To illustrate further: In any city fire department, we can easily imagine a fire crew returning from trying to save a warehouse. Let us suppose it was a total disaster, a total loss of the building. One firefighter might say to the other: “Man, that was an unquenchable fire!” In other words, they couldn’t extinguish it. They just had to let it burn itself out. No one takes the word “unquenchable” literally and expects the warehouse to still be burning in one, two or a hundred years from now. But in city dump situation where new fuel (refuse and garbage) is being continually added to the flame, one might easily and quite correctly refer to the fire as unquenchable. Also the coal mine fires that have been burning for years, would be considered as unquenchable. So, to take these Bible passages and to teach an eternal hell-fire doctrine is twisting them to fit a preconceived idea - an idea which matches the doctrines of the Babylonian mystery religion of the ancient pagans. On the other hand, our effort here is to demonstrate how these passages CAN BE HARMONIZED with the truth of the rest of Scripture.
ANSWERING OBJECTIONS: Having now given the correct understanding of the meaning of gehenna, it is necessary to dissect each of the remaining occurrences of it in the New Testament. Instead, let us now turn to the objections to our positions on the doctrines of the mortal soul and the doctrine that hell is simply the grave. It would require a small book to refute in copious detail the several Bible passages often brought up by the immortal soul teachers and the hell-fire preachers. We must limit our discussion here to abbreviated answers to some of the most common objections; yet we hope the abbreviated answers will suffice to properly understand these passages. Since the false doctrine of a burning hell-fire after death requires an immortal soul doctrine, the following selected passages may deal with either or both concepts. They are in no particular order.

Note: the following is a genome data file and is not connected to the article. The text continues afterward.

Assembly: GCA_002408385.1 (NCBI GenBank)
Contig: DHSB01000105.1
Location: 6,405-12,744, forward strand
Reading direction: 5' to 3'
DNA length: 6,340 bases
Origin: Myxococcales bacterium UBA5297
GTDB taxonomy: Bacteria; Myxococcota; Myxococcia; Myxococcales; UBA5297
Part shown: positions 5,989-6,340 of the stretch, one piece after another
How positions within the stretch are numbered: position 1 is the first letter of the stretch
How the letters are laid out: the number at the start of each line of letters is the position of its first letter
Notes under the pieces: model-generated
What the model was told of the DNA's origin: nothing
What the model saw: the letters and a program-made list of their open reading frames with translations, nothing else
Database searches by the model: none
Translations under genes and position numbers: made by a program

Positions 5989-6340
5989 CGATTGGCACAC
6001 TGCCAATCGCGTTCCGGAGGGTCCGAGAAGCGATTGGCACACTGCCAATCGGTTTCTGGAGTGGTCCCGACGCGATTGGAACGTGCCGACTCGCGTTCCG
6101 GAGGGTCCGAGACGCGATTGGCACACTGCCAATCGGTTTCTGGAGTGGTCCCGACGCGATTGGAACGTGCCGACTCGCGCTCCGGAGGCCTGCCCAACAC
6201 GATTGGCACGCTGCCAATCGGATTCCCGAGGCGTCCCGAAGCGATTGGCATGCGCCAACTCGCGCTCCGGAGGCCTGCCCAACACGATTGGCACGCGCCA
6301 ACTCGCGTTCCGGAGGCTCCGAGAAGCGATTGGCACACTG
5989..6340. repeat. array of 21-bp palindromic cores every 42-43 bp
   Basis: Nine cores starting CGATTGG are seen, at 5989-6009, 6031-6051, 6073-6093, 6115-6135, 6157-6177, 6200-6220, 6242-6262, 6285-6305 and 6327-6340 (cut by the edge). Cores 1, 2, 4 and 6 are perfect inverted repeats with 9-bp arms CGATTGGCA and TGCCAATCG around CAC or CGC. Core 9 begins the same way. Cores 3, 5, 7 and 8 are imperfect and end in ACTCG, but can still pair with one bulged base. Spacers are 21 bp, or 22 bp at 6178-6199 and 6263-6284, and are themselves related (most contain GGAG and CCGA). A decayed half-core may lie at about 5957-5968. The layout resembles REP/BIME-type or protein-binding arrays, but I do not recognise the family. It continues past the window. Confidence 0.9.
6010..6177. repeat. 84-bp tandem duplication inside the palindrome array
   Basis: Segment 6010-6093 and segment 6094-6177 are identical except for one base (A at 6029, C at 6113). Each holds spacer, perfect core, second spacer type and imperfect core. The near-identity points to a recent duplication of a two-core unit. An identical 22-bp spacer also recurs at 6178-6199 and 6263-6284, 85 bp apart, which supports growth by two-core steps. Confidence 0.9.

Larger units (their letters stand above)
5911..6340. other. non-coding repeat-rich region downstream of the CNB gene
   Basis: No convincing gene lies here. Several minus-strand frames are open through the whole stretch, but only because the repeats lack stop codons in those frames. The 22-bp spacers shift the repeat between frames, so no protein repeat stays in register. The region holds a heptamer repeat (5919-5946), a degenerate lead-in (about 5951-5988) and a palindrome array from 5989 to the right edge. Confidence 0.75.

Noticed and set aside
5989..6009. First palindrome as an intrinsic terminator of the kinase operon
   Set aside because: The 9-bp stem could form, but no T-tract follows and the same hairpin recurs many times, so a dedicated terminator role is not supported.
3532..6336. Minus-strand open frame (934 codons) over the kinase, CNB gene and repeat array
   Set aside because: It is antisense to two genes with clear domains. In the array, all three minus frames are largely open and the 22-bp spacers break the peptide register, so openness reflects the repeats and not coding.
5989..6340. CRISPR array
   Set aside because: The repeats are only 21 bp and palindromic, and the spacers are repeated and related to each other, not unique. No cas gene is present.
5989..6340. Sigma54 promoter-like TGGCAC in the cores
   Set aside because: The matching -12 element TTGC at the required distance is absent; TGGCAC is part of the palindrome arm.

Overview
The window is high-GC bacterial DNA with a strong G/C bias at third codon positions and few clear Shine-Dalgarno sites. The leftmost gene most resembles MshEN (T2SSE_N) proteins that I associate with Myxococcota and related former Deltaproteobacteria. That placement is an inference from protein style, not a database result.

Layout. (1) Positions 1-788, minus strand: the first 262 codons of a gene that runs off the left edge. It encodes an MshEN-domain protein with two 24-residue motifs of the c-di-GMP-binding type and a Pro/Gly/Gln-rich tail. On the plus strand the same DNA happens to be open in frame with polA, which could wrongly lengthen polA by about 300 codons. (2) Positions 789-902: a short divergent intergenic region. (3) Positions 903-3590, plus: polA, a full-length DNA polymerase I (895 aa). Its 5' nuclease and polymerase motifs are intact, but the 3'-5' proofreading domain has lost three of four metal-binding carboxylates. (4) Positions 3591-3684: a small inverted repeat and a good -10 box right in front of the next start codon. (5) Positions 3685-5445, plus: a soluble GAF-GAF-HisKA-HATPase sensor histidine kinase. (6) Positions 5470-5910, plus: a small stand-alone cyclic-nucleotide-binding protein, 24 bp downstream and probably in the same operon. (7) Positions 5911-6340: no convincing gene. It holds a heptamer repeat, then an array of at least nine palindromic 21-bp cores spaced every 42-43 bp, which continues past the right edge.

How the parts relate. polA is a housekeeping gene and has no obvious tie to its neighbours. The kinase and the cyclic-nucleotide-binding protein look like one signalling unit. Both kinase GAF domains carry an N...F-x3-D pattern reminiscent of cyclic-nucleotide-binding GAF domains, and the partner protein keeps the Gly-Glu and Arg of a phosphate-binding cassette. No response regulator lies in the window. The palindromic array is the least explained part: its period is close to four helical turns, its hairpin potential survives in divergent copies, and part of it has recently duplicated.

WEEPING AND GNASHING OF TEETH:“And cast ye the unprofitable servant into outer darkness: there shall be weeping and gnashing of teeth.” (Matthew 25:30)
Notice first of all that the word hell is not in this passage or anywhere near it (The nearest place is verse 41, which we will cover shortly). Yet people ASSUME that Jesus is talking about hell-fire. It doesn’t say that though, does it? Furthermore, in the other places in Scripture where it says “weeping and gnashing of teeth,” it does not mention hell there either. This is a kingdom parable and Christ is simply pointing out that those who are thrust out of the kingdom will greatly regret it; described by the word picture of “weeping and gnashing of teeth.” Besides, if verse 30 is describing hell-fire, how can it be dark?
But some will say hell is mentioned in verse 41. This is a favorite of the hell-fire preachers: “Then shall he say also unto them on the left hand, Depart from me, ye cursed, into everlasting fire, prepared for the devil and for his angels.”
And of course those preachers would link this up with a gehenna fire and it is easy again to see how a case can be made by our opponents. However, does it say anything here about consciousness or torture? No! It simply says that the FIRE is everlasting.
This verse is another way that Christ was pointing out to His listeners that they should act charitably in this life, lest when they are raised to face judgment ON THE DAY OF RESURRECTION (not immediately upon their death), they would find themselves headed for the judgment of (the second) death, not life in unending torture.
Let us continue in verses 42 - 46: “For I was an hungered, and ye gave me no meat: I was thirsty, and ye gave me no drink; I was a stranger and ye took me not in; naked and ye clothed me not; sick, and in prison, and ye visited me not. Then shall they also answer him, saying Lord, when saw we thee an hungered, or athirst, or a stranger, or naked, or sick, or in prison and did not minister unto thee? Then shall he answer them, saying, Verily I say unto you, Inasmuch as ye did it not to one of the least of these, ye did it not to me. And these shall go away into EVERLASTING PUNISHMENT; BUT THE RIGHTEOUS INTO LIFE ETERNAL.”
Now someone’s going to say, “Well, see there? It says ‘everlasting punishment.’ Now if that isn’t clearly teaching that the wicked suffer forever in hell, I don’t know what is.”